“We found that under high physical effort older adults were less likely to both ignore the distracting information and focus on the task-relevant information,” Azer reports. “Our results suggest that older adults might have heightened distractibility.”
The country’s senior population is about to skyrocket
Estimate project that by 2030 older Americans will make up roughly 21 percent of the U.S. population — a notable increase from 15 percent in 2018. By 2060, close to 25 percent of Americans will be 65 and older.
Weiwei Zhang, who led the study, stresses the importance of understanding age-related declines in both physical and mental functions along with their interactions. He explains that as people grow older, they may experience a reduction in muscle mass and strength, as well as declines in key cognitive processes (worse short-term memory, slower speed of processing information, and heightened distractibility).
“It is important to understand that as we grow older, we may be more prone to distractors and this may be amplified during instances of simultaneous effortful physical action,” notes Zhang, an associate professor of psychology and a member of UCR’s Aging Initiative. “Understanding how cognitive and physical actions interact can help us be more aware of how distracting information in our environment may impair our working memory.”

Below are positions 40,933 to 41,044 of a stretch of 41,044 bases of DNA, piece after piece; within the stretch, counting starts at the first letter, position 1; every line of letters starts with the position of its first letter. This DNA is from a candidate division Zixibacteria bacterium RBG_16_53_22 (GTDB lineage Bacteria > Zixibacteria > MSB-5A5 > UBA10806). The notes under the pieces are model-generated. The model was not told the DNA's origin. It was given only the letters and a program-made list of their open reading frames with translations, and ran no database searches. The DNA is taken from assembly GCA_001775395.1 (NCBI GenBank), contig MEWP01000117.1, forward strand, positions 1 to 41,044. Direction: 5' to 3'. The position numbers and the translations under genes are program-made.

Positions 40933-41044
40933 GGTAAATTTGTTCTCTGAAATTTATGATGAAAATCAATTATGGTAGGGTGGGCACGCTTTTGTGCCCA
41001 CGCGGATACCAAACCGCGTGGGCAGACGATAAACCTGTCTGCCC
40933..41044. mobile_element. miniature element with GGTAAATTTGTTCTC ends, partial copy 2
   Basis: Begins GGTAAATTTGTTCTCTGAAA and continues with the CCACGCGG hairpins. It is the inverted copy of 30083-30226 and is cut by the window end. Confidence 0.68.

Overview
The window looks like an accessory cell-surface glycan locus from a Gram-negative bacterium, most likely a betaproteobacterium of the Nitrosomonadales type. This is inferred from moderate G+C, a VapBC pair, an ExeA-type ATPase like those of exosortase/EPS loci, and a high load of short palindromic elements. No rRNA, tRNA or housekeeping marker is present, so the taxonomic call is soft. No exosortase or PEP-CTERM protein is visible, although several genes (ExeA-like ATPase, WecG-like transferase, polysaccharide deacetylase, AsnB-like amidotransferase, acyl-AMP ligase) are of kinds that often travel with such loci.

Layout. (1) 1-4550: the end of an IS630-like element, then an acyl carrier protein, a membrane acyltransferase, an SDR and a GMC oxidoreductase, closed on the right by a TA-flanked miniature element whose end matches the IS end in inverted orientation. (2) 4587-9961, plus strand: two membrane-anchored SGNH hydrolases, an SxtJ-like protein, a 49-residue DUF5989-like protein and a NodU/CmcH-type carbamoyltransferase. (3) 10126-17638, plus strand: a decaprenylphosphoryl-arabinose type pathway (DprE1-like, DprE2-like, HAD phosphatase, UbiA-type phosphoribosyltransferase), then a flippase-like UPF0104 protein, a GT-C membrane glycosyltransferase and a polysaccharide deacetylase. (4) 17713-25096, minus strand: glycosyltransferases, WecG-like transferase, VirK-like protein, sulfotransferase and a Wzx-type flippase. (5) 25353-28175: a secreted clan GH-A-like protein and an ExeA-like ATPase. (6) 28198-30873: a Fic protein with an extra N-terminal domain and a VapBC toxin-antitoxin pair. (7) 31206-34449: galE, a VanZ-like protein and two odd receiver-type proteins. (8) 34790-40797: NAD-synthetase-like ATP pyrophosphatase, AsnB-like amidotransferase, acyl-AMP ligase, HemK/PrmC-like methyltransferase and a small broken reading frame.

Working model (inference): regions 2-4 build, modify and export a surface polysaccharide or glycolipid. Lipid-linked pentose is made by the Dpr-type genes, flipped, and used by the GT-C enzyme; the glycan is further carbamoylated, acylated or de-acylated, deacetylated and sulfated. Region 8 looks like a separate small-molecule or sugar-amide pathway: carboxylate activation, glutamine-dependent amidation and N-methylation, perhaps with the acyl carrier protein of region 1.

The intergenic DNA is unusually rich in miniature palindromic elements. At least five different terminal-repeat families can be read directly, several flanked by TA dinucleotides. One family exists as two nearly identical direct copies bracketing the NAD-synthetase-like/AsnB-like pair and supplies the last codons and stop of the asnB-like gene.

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A decline in one’s ability to ignore distractors as they grow older is a result of normal cognitive aging, researchers say. The prefrontal cortex, a part of the cerebral cortex involved with remote memory consolidation, plays a role, and is usually involved in working memory and inhibitory control.
According to Azer, effortful mental or physical activities are key to everyday functioning. For instance, when we drive, we tend to hold the steering wheel with about 30 percent of our maximum physical strength, and carrying heavy shopping bags usually uses about 20 percent of our maximum physical strength.
“As we engage in these physical activities, very often we simultaneously engage in cognitive tasks where distractors — a billboard or a car sales commercial on the radio — may be present,” Azer explains. “Inhibitory control may suffer during these concurrent tasks, making it more difficult, especially for older adults, to ignore the distractors and focus on task-relevant information. Since it is rare that we perform a physical or cognitive task in complete isolation, it is important to minimize distractions. If this is not possible, we need to be aware that the effortful physical task may impair our ability to both perform a working memory task and successfully ignore surrounding distracting information.”
Moving forward, the research team is planning on conducting further experiments investigating the impact of effortful physical action on cognitive function.
“We would like to understand the role of arousal induced by physical effort and how this arousal can impact response time and inhibitory control,” Azer concludes.
The study is published in the journal Psychology and Aging.